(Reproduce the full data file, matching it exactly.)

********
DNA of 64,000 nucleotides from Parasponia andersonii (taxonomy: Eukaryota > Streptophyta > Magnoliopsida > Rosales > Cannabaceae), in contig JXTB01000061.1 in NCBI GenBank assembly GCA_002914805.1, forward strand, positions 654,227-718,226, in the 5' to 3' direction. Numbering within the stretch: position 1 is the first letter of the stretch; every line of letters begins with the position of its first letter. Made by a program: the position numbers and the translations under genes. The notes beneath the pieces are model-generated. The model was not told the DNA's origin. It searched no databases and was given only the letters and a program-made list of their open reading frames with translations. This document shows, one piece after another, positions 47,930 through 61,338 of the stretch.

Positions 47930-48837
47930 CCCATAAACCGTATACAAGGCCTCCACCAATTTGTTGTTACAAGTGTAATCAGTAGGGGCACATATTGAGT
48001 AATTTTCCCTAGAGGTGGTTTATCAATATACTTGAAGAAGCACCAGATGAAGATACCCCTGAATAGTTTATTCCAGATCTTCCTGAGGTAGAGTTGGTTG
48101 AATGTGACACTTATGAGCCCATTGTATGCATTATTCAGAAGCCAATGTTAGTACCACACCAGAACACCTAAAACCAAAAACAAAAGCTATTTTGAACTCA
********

DNA of 64,000 nucleotides from Parasponia andersonii (taxonomy: Eukaryota > Streptophyta > Magnoliopsida > Rosales > Cannabaceae), in contig JXTB01000061.1 in NCBI GenBank assembly GCA_002914805.1, forward strand, positions 654,227-718,226, in the 5' to 3' direction. Numbering within the stretch: position 1 is the first letter of the stretch; every line of letters begins with the position of its first letter. Made by a program: the position numbers and the translations under genes. The notes beneath the pieces are model-generated. The model was not told the DNA's origin. It searched no databases and was given only the letters and a program-made list of their open reading frames with translations. This document shows, one piece after another, positions 47,930 through 61,338 of the stretch.

Positions 47930-48837
47930 CCCATAAACCGTATACAAGGCCTCCACCAATTTGTTGTTACAAGTGTAATCAGTAGGGGCACATATTGAGT
48001 AATTTTCCCTAGAGGTGGTTTATCAATATACTTGAAGAAGCACCAGATGAAGATACCCCTGAATAGTTTATTCCAGATCTTCCTGAGGTAGAGTTGGTTG
48101 AATGTGACACTTATGAGCCCATTGTATGCATTATTCAGAAGCCAATGTTAGTACCACACCAGAACACCTAAAACCAAAAACAAAAGCTATTTTGAACTCA